From the August 26, 2007, New York Times:
Inside the Countrywide Lending Spree
By GRETCHEN MORGENSON
ON its way to becoming the nation’s largest mortgage lender, the Countrywide Financial Corporation encouraged its sales force to court customers over the telephone with a seductive pitch that seldom varied. “I want to be sure you are getting the best loan possible,” the sales representatives would say.
But providing “the best loan possible” to customers wasn’t always the bank’s main goal, say some former employees. Instead, potential borrowers were often led to high-cost and sometimes unfavorable loans that resulted in richer commissions for Countrywide’s smooth-talking sales force, outsize fees to company affiliates providing services on the loans, and a roaring stock price that made Countrywide executives among the highest paid in America.
Countrywide’s entire operation, from its computer system to its incentive pay structure and financing arrangements, is intended to wring maximum profits out of the mortgage lending boom no matter what it costs borrowers, according to interviews with former employees and brokers who worked in different units of the company and internal documents they provided. One document, for instance, shows that until last September the computer system in the company’s subprime unit excluded borrowers’ cash reserves, which had the effect of steering them away from lower-cost loans to those that were more expensive to homeowners and more profitable to Countrywide.
Now, with the entire mortgage business on tenterhooks and industry practices under scrutiny by securities regulators and banking industry overseers, Countrywide’s money machine is sputtering. So far this year, fearful investors have cut its stock in half. About two weeks ago, the company was forced to draw down its entire $11.5 billion credit line from a consortium of banks because it could no longer sell or borrow against home loans it has made. And last week, Bank of America invested $2 billion for a 16 percent stake in Countrywide, a move that came amid speculation that Countrywide’s survival was in question and that it had become a takeover target — notions that Countrywide publicly disputed.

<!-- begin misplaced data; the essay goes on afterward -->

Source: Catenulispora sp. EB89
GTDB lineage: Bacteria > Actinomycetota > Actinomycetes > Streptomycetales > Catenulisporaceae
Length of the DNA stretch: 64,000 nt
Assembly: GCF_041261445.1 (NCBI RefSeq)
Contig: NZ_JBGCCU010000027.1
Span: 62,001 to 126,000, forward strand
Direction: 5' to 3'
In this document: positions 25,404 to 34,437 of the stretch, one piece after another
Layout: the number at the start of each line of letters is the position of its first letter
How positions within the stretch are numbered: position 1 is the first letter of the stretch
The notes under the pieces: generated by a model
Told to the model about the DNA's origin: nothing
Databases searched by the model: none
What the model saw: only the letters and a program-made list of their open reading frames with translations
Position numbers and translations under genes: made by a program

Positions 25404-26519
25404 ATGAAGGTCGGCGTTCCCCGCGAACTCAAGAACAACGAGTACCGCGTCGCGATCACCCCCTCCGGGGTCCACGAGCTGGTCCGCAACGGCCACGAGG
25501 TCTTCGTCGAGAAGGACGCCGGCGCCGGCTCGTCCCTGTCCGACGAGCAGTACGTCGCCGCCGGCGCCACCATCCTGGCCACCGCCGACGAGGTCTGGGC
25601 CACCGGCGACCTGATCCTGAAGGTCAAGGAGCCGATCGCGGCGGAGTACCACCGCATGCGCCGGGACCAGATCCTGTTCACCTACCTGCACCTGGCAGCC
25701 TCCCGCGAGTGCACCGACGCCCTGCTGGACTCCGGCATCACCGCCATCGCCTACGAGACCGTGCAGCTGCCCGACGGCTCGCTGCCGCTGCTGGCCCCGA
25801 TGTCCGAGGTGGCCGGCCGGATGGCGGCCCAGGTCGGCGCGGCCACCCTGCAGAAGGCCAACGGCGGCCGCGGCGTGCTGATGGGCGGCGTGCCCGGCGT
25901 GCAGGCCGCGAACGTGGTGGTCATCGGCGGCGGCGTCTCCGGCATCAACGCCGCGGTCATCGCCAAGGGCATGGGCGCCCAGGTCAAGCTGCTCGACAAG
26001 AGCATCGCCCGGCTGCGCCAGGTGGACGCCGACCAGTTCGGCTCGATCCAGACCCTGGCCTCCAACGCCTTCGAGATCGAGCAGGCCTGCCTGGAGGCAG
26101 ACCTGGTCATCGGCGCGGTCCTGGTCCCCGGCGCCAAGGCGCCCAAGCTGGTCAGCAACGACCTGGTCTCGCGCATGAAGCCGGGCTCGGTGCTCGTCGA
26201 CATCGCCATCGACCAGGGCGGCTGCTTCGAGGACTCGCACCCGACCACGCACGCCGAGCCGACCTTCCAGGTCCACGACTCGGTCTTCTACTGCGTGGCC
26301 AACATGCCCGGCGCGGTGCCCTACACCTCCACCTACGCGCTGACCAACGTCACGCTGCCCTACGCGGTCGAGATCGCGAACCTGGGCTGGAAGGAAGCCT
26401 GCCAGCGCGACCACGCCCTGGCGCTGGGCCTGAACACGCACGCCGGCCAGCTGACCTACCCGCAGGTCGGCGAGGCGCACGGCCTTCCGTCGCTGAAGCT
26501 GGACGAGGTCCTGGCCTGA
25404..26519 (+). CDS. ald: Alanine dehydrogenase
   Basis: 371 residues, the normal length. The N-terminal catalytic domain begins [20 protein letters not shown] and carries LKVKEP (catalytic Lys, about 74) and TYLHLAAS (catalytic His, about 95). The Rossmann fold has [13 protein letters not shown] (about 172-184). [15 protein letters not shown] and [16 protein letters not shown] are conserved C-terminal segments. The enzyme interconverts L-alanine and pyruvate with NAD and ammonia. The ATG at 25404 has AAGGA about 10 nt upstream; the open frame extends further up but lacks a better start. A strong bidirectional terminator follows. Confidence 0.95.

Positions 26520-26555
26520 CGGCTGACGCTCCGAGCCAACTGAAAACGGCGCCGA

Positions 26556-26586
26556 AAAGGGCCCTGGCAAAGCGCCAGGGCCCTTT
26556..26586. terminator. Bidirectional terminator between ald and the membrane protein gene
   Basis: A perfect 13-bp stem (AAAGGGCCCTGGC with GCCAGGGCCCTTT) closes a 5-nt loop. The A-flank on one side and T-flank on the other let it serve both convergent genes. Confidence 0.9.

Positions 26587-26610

Homeowners, meanwhile, drawn in by Countrywide sales scripts assuring “the best loan possible,” are behind on their mortgages in record numbers. As of June 30, almost one in four subprime loans that Countrywide services was delinquent, up from 15 percent in the same period last year, according to company filings. Almost 10 percent were delinquent by 90 days or more, compared with last year’s rate of 5.35 percent.
Many of these loans had interest rates that recently reset from low teaser levels to double digits; others carry prohibitive prepayment penalties that have made refinancing impossibly expensive, even before this month’s upheaval in the mortgage markets.
To be sure, Countrywide was not the only lender that sold questionable loans with enormous fees during the housing bubble. And as real estate prices soared, borrowers themselves proved all too eager to participate, even if it meant paying high costs or signing up for a loan with an interest rate that would jump in coming years.
But few companies benefited more from the mortgage mania than Countrywide, among the most aggressive home lenders in the nation. As such, the company is Exhibit A for the lax and, until recently, highly lucrative lending that has turned a once-hot business ice cold and has touched off a housing crisis of historic proportions.
“In terms of being unresponsive to what was happening, to sticking it out the longest, and continuing to justify the garbage they were selling, Countrywide was the worst lender,” said Ira Rheingold, executive director of the National Association of Consumer Advocates. “And anytime states tried to pass responsible lending laws, Countrywide was fighting it tooth and nail.”
Started as Countrywide Credit Industries in New York 38 years ago by Angelo R. Mozilo, a butcher’s son from the Bronx, and David Loeb, a founder of a mortgage banking firm in New York, who died in 2003, the company has become a $500 billion home loan machine with 62,000 employees, 900 offices and assets of $200 billion. Countrywide’s stock price was up 561 percent over the 10 years ended last December.